Papers of the American School of Classical Studies at Athens — 6.1890-1897 (1897)

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1 cm

ters) is doubtless an epithet of 20pa, and so does not break the
alternation. Line 23 is the only one which seems to do this,
since -/cero? is probably the ending of a name in the nominative;
and KXeoVoXt? which follows seems to be a second name in the
nominative. It is also difficult to get a name short enough to
precede Jwero?, supposing this were the ending of an accusative,
when only seven letters in all are lacking.

The inscription may be a record of emancipation of slaves,
with the slaves' names in the accusative and the owners' names
in the nominative. In such documents, at Delphi and elsewhere,
women's names generally outnumber men's names by more than
two to one.17 In this list the proportion of women's names is
even larger.

While some of the names are unusual, none of them are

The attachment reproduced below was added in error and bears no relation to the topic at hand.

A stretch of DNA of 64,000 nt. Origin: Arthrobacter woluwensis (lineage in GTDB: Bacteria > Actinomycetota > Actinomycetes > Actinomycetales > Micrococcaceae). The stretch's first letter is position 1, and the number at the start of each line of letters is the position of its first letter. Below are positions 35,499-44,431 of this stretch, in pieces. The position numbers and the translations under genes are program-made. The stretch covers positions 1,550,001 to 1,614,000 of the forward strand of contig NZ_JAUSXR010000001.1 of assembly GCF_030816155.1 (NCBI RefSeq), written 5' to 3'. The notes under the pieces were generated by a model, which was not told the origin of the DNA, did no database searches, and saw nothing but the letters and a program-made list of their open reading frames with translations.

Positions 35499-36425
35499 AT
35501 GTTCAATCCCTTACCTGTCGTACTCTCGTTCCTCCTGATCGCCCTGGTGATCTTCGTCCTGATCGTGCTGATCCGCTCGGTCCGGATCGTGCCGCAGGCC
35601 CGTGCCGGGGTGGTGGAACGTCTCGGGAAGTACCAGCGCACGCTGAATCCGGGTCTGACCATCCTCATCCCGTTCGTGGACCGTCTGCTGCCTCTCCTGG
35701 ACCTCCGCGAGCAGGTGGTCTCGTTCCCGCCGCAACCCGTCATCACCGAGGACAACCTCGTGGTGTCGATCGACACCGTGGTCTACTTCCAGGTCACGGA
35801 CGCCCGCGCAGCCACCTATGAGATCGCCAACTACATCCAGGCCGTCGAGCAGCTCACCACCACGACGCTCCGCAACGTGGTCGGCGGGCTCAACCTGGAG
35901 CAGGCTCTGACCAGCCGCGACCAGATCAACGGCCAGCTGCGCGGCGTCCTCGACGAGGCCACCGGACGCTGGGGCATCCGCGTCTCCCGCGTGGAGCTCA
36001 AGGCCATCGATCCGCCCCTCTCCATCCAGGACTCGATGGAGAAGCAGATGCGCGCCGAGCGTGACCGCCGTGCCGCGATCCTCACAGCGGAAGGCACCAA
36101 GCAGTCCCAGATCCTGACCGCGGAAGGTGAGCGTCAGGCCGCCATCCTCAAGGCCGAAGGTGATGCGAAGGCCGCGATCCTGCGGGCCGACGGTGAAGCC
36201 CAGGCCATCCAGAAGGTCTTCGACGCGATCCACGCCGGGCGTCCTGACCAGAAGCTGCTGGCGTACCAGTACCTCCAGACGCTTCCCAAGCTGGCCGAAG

strange enough to be remarkable. 'QfyeXlaiv is interesting as
occurring again in different shape in No. XIY. It is perhaps a
favorite in Argolis, as it appears in SGD. 3269, 3341, 3401.

The persistence of the digamma in Aifwwa, which occurs
twice, and the Doric ending a for the first declension names,
show some retention of old style, and caution us against assign-
ing too late a date to the inscription.


Found towards the close of the excavations of 1894, with no
exact record as to the spot. Of irregular shape, about .40 m.
long and .19 m. broad, .08 m. thick. Letters of the same size as
those of No. XIII, .005 m.—.007 m. and almost of the same
form.18 The surface is so badly worn away that but little can be
made of the inscription, and that little only on the left side.

Only a few proper names result from the most careful scrutiny,
hardly enough to make it profitable to add a transcription in
small letters. Since the differences between the letters of
this inscription and those of No. XIII were at first hardly ,
discernible, and since this stone had no original edge preserved,
it seemed as if it might belong to the same inscription. The

" Smith, Diet of Antiq., n, Glb.

18 M is somewhat broader with the upright bars more perpendicular. O is some-
what smaller.
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